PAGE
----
By Friday, she knew it was no good. She needed help. She changed her flight.

That night, his flogger painted her cunt into a sunset, glowing between the mountain-purple shadows of her thighs.

On Corrupted

In my head, there are a handful of ideas for anthologies I’d like to edit one day. Most of them are far simpler than the premise behind Corrupted.

Erotica is already good at being a feminist genre, in my experience, so putting a call out for feminist stories didn’t feel different enough. I wanted to do something that celebrated how far women have come – how much we’ve overcome – to get where we are today.

And that’s what Corrupted is all about. It’s a super contemporary celebration of women’s liberation –  of same sex and non-binary relationships, of disability, of technology, of women’s suffrage, of women breaking the same rules that men have broken for so long now – sometimes getting away with it, and sometimes not.

When the call went out, I had an idea of how the finished collection of stories would look. In reality, it’s a very different anthology, but in a great way. In choosing the final line up, I’ve tried as far as possible to make sure it’s truly representative of womanhood and not just a white, straight, middle class, cis representation of being a woman.

There’s an extract from my story in the anthology below (which I’ll admit is cis, white and middle class, but hopefully in a tongue in cheek way). All that remains is for me to say two things

1) Thanks so much to all the authors and to Anna Sky at Sexy Little Pages for all their hard work – it wouldn’t be what it is without you.

2) I really hope you like it (please review it if you do!).

 

Your Vote Matters – Charlie Powell

“Susie?” he asks, thrusting the hand that’s not clutching a sheaf of leaflets in my direction. “May I call you Susie?”

Risky strategy, I think. The Labour representative who canvassed me two days earlier called me “Ms Smith” and didn’t try to be all chummy. This guy though, the Tory candidate himself, has clearly decided that keeping it casual is the way forward. Charm is oozing from him like butter from hot toast.

I like charming men. I even like charming men who happen to be Tories. No, wait, I especially like charming men who happen to be Tories. I know, I know. I hate myself sometimes, too.

“I guess,” I say, my gaze dropping from the blue rosette pinned to his jacket to the white shirt and red chinos he’s wearing underneath.

“Good, good,” he says. His voice is pure Oxbridge. “Oliver Tamworth, Conservative candidate for Green Park North.”

“I gathered,” I say, gesturing at the rosette.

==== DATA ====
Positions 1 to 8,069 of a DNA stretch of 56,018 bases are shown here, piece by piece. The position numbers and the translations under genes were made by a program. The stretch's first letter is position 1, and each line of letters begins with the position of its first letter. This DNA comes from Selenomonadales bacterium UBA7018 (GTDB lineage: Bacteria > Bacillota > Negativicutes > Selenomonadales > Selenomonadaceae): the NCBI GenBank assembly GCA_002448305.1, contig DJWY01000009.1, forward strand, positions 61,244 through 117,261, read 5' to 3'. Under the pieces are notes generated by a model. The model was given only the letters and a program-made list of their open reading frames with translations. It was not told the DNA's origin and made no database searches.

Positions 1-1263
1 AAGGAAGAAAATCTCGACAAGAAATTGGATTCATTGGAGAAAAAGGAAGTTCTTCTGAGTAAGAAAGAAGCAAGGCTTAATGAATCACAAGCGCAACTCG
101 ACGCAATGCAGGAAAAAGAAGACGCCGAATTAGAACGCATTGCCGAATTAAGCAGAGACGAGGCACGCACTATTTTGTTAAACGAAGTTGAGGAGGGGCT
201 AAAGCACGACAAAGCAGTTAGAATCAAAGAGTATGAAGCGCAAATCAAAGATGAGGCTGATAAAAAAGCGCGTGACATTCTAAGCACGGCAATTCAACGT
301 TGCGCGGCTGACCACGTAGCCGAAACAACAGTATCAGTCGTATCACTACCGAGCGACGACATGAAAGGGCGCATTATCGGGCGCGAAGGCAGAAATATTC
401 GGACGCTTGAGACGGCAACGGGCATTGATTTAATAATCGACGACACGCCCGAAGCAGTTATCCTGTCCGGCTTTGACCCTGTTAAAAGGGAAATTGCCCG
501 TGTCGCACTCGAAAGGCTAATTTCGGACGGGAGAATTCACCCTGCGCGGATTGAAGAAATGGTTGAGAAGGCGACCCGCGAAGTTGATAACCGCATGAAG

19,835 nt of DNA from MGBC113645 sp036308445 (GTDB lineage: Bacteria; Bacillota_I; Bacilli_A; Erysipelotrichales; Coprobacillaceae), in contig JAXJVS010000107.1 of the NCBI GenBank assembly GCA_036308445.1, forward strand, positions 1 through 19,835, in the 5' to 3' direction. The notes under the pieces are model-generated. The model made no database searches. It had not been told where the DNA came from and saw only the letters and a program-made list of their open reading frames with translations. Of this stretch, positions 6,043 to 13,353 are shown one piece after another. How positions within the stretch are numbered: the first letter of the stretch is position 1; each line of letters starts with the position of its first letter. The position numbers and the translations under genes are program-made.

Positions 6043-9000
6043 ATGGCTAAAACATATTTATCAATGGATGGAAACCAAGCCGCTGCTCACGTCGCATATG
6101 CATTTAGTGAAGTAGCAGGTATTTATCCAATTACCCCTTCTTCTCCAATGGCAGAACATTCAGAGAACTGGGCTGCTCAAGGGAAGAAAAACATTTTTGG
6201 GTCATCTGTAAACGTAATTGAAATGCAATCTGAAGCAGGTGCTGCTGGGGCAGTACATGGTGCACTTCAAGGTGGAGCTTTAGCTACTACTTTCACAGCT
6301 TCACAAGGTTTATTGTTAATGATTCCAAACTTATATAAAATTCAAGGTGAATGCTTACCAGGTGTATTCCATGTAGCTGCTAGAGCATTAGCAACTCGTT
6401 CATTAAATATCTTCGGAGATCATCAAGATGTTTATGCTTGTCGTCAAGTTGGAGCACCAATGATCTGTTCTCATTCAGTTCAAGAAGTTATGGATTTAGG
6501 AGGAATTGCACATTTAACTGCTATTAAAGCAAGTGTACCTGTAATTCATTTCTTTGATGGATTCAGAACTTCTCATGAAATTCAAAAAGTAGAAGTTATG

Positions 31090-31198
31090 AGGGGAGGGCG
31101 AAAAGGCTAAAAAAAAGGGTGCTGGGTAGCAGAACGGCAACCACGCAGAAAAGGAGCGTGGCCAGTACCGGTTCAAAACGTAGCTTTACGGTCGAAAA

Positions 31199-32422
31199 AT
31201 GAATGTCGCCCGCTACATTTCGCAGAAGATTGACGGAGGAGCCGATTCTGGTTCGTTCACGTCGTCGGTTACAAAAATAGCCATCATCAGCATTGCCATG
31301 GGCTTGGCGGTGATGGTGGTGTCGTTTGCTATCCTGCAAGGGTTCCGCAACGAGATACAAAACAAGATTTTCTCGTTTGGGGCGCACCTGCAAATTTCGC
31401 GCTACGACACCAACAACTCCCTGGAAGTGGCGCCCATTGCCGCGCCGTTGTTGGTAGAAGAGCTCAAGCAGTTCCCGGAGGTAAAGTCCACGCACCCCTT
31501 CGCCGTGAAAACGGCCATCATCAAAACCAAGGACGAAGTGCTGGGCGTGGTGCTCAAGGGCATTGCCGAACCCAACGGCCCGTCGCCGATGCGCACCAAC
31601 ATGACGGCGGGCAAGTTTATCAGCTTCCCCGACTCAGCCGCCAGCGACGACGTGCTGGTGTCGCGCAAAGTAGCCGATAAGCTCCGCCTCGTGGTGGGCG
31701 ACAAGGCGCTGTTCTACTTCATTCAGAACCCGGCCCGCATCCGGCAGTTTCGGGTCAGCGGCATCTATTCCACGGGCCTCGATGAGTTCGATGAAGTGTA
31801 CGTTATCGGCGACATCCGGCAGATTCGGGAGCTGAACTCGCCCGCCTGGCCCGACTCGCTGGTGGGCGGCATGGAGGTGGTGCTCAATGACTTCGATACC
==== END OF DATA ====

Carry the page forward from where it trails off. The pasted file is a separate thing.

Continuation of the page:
“May I ask who you’re planning on voting for?” he continues, flashing me what I imagine is his most ingratiating smile. “Can we count on your support?”

I smile back. “Of course.”

I’m a really good liar.

He beams. If I didn’t know better, I’d think he hadn’t had much luck so far tonight, but this cannot possibly be the case. After all, Mr Green at number ten is convinced single mothers “take far too much from the system and don’t pay a penny back in”—even though I know for a fact that the three mums on this street raising kids on their own work every hour god sends. I once overheard Mr Johnson at number fifteen telling someone he’d voted for UKIP, only to follow that up with “Oh no, sorry, I meant the BNP”—it’s been five years since that election and I still scowl at him every day on the bus—and Mrs King who lives on the corner “thinks people have too many human rights.” I don’t even know where to start with that one.

“Great!” Oliver says, seemingly staring straight at my tits. I should slam the door in his face. “Let me give you a leaflet anyway. It’s got my email address at the bottom and the number for my team, so if there is anything you’d like to discuss before election day, don’t hesitate to get in touch. Your vote matters to us, Susie!”

Smut Marathon Round 1: On comfort zones and other stories

When I signed up for the Smut Marathon, I was pretty sure I wouldn’t be sharing what I wrote on the blog after each round. As far as I’m concerned, my SBOS days are pretty much over, but hey, I’m still paying for the domain name, so I guess I’ll share stuff from the marathon as and when I’m either particularly proud of it or it makes me reflect on my writing in a way I want to explore further.

The first round challenge was to write an erotic metaphor of no more than thirty words. Quick shout out here to Violet, whose post on Round 1 I really liked and which hopefully she won’t mind me borrowing the format of here.

Anyway. The first round challenge is a great challenge, there’s no doubt. I didn’t see it coming and when it landed in my inbox, I thought …

… fuuuuuck.

Because I know what a metaphor is. I can identify them in other people’s writing. They’re just. not. the. way. I. write.